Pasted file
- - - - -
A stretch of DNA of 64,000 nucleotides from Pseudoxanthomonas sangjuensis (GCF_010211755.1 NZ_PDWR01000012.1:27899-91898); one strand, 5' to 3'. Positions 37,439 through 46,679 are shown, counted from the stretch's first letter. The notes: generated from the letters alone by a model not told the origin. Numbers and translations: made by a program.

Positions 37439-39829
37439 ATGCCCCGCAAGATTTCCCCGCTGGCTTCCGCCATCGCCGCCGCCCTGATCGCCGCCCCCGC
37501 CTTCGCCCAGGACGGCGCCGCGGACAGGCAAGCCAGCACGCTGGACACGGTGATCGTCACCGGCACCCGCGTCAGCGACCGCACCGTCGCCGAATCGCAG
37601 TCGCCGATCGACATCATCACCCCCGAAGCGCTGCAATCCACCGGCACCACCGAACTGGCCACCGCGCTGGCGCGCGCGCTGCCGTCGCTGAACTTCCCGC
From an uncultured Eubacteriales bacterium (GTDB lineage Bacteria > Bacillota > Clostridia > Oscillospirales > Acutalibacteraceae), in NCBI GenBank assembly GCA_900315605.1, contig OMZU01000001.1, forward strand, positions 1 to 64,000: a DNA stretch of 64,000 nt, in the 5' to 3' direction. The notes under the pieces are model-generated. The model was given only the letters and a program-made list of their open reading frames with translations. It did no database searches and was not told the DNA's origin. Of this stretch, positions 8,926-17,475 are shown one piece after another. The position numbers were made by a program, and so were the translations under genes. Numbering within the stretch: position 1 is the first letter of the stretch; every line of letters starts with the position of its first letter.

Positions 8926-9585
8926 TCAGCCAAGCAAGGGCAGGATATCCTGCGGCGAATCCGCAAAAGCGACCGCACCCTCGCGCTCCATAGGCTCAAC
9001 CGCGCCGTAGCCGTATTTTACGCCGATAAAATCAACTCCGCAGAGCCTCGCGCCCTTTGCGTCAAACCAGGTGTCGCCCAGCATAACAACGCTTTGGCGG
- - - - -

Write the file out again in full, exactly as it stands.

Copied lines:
A stretch of DNA of 64,000 nucleotides from Pseudoxanthomonas sangjuensis (GCF_010211755.1 NZ_PDWR01000012.1:27899-91898); one strand, 5' to 3'. Positions 37,439 through 46,679 are shown, counted from the stretch's first letter. The notes: generated from the letters alone by a model not told the origin. Numbers and translations: made by a program.

Positions 37439-39829
37439 ATGCCCCGCAAGATTTCCCCGCTGGCTTCCGCCATCGCCGCCGCCCTGATCGCCGCCCCCGC
37501 CTTCGCCCAGGACGGCGCCGCGGACAGGCAAGCCAGCACGCTGGACACGGTGATCGTCACCGGCACCCGCGTCAGCGACCGCACCGTCGCCGAATCGCAG
37601 TCGCCGATCGACATCATCACCCCCGAAGCGCTGCAATCCACCGGCACCACCGAACTGGCCACCGCGCTGGCGCGCGCGCTGCCGTCGCTGAACTTCCCGC
From an uncultured Eubacteriales bacterium (GTDB lineage Bacteria > Bacillota > Clostridia > Oscillospirales > Acutalibacteraceae), in NCBI GenBank assembly GCA_900315605.1, contig OMZU01000001.1, forward strand, positions 1 to 64,000: a DNA stretch of 64,000 nt, in the 5' to 3' direction. The notes under the pieces are model-generated. The model was given only the letters and a program-made list of their open reading frames with translations. It did no database searches and was not told the DNA's origin. Of this stretch, positions 8,926-17,475 are shown one piece after another. The position numbers were made by a program, and so were the translations under genes. Numbering within the stretch: position 1 is the first letter of the stretch; every line of letters starts with the position of its first letter.

Positions 8926-9585
8926 TCAGCCAAGCAAGGGCAGGATATCCTGCGGCGAATCCGCAAAAGCGACCGCACCCTCGCGCTCCATAGGCTCAAC
9001 CGCGCCGTAGCCGTATTTTACGCCGATAAAATCAACTCCGCAGAGCCTCGCGCCCTTTGCGTCAAACCAGGTGTCGCCCAGCATAACAACGCTTTGGCGG